Next generation hype has been a long time coming.
Proper hype for this next generation has been a long time coming, to be honest. I talked about this previously, but Sony’s event revealing PlayStation 5 games was their big chance to seize the mindshare for next generation conversation when all eyes are on them. And thankfully, they delivered in style yesterday. The PlayStation 5 event yesterday was easily the best show Sony has put out since 2016, with a relentless focus on games, and absolutely no filler. As for those games themselves, it helps that they look great, delivering on hype, and promising an exciting slate of software for Sony’s next generation console.
It was, all in all, a very good show. It was extremely well paced, we saw a ridiculous amount of games (I was actually keeping notes, but I lost track, because there were simply so many), and the content was spectacular too. Does this show demonstrate, as Jim Ryan promised, why this is the biggest generation leap yet? I don’t think it does. But in the end, I suppose that is an irrelevant point, because even if it’s a tiny generation leap, as long as it is backed by great games, people will come. And so, those games were the focus.
And they were great games, too. We saw Gran Turismo 7 (promising a full fledged campaign mode, for those of you who were letdown by Sport’s online focus), and it continued the tradition of a Gran Turismo game giving us a look at the graphical capability of an upcoming PlayStation console; Spider-Man: Miles Morales looks to be a great continuation of 2018’s webslinging adventure, this time starring Miles as the web-slinger; we got to see a brand new game in the LittleBigPlanet universe, made by Sumo Digital, starring Sackboy in his first 3D platformer (which seems to have taken a lot of cues from Nintendo’s excellent Super Mario 3D World); we got the announcement of Horizon: Zero Dawn’s long awaited sequel, Horizon 2: Forbidden West, which may just be the most graphically impressive game we have seen so far across all platforms; the long rumored Demon’s Souls remake was confirmed, and it looks gorgeous; and, in an unexpectedly delightful twist, we saw Ratchet and Clank: Rift Apart, the first mainline original game in the series in years, and goodness was it worth the wait. Arguably the most “next gen” looking game at the show, with spectacular graphics, and literal instant switching of entire levels at a time (thanks to that magical SSD), Rift Apart is far and away Sony’s killer app here.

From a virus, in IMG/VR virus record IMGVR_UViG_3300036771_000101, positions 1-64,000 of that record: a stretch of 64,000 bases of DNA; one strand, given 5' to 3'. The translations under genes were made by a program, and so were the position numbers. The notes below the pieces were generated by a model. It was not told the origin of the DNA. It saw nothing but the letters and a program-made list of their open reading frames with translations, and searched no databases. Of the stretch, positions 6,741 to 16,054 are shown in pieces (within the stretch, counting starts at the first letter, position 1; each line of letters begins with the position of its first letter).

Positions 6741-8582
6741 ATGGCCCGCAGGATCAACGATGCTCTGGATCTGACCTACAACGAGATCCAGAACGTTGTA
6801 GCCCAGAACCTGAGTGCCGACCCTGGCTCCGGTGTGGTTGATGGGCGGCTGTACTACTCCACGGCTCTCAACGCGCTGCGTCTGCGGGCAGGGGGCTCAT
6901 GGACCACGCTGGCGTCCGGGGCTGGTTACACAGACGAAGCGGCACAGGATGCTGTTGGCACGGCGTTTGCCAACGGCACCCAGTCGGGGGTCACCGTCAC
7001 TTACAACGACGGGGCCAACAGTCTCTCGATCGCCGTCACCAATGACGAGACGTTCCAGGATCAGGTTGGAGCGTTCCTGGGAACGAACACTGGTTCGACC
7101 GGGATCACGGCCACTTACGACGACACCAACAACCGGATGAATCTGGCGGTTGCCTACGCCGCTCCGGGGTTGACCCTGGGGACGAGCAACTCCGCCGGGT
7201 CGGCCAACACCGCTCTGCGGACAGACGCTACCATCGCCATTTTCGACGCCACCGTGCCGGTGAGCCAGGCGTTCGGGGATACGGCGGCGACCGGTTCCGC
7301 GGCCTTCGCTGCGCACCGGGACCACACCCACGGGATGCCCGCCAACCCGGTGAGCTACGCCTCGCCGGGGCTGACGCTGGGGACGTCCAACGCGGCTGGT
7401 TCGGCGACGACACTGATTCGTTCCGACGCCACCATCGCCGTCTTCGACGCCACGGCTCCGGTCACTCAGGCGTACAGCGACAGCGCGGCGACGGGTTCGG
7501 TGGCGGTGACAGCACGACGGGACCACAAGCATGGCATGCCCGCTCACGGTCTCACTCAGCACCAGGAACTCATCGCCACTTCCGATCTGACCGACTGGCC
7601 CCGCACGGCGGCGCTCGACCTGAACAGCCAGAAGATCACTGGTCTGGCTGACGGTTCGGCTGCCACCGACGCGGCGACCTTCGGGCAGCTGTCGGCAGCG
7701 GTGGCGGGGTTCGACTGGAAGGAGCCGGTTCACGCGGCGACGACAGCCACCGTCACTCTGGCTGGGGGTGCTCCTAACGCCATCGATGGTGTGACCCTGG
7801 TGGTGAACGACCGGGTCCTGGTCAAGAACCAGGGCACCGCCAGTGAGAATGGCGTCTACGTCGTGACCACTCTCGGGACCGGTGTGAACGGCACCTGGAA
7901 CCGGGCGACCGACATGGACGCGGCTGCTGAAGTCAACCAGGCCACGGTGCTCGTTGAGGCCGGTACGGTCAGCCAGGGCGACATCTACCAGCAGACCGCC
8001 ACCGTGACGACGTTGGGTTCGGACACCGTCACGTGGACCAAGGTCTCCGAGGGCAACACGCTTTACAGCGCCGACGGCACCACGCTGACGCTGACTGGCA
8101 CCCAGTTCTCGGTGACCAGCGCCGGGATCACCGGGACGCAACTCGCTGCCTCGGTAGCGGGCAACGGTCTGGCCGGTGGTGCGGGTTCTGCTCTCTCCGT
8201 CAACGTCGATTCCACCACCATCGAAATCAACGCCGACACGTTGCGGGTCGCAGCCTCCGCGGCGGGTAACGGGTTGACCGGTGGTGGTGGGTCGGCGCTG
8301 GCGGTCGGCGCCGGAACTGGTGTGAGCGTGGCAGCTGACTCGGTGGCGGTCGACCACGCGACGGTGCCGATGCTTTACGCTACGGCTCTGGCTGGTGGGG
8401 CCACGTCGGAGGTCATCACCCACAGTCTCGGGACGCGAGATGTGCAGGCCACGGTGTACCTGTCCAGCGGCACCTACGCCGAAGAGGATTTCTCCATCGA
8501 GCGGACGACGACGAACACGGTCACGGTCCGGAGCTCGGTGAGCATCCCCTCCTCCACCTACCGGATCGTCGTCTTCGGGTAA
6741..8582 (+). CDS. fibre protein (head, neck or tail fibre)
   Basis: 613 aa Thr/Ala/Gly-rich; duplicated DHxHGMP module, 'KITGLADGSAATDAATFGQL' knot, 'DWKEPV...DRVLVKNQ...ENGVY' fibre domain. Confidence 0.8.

Then there was the third party stuff; we had Square with the requisite cryptic project/tech demo; we had Bethesda show Deathloop and Ghostwire Tokyo (the former, especially, looks incredible), alongside the announcement that both will be console exclusive to PlayStation 5; we saw Hitman 3, and yes, it looks every bit as incredible as you would expect after IOI’s recent sojourns into sandbox design mastery; Rockstar confirmed GTA5 for PS5 (yes, really) launching next year; there were oodles of great looking indie games; and in the most stunning announcement at the show, we got to the incredible, mind bending reveal of Resident Evil VIII: Village, the next title in the series, which looks amazing, and far beyond anything that the series has achieved yet (Capcom also took this time to show off an intriguing new IP called Pragmata, but that isn’t due for a while, it seems).
Sony had promised an hour’s worth of look at games, and they absolutely delivered on that front. The amazing thing was that they went above and beyond (see, Microsoft? It helps to manage expectations). For instance, they revealed the PS5 bootup sequence; they revealed the console itself (it has an unusual look, which I think will be extremely divisive. I personally like it, and think it’s an interesting departure from the norm); they even revealed the existence of a (presumably cheaper) digital only model.
On all levels, this show delivered. The one issue, which I touched upon earlier, is that nothing here seemed to be “next gen” other than Ratchet and Clank in design. There is really nothing wrong with that (and diminishing returns are a very real thing), but this does directly fly in the face of what Jim Ryan and Sony had promised repeatedly – that this is the biggest generational jump in design we have ever had for a console. Think back to the massive jump from SNES and Genesis to Nintendo 64 and PlayStation; or from those two to PS2/Xbox/GameCube. Or from those to PS3 and Xbox 360. This simply does not seem to come anywhere close to those transitions, not visually at least. In terms of game design, there is massive potential for the SSD to be a game changing factor, but so far, the only game we have seen that seems to hint at those possibilities is Ratchet and Clank: Rift Apart (which, of course, is one more reason that I keep referring to it as the true killer app for the PS5).
There are still questions, mind you. We don’t know when the console is launching yet, we don’t know the price (though the fact that a cheaper model exists indicates that it may be touching on the higher side of things…). In terms of the launch lineup, the only confirmed exclusive games so far are Godfall, Spider-Man: Miles Morales, and Deathloop. Of course, multiplatform titles such as Assassin’s Creed Valhalla and NBA 2K21 are almost certainly also going to be available on the console at launch, so it’s not like you’ll have a shortage of things to play.
But we’ll cross those bridges when we get there. For now, Sony delivered on their promise: they showed off a whole bunch of upcoming games, and these did look far more “next gen” than anything we have yet seen for Xbox (though as I have mentioned repeatedly before, in terms of game design, only Ratchet seems to be a big leap). In less than 90 minutes, Sony undid their months’ worth of silence, and ended up completely dominating next generation discourse.
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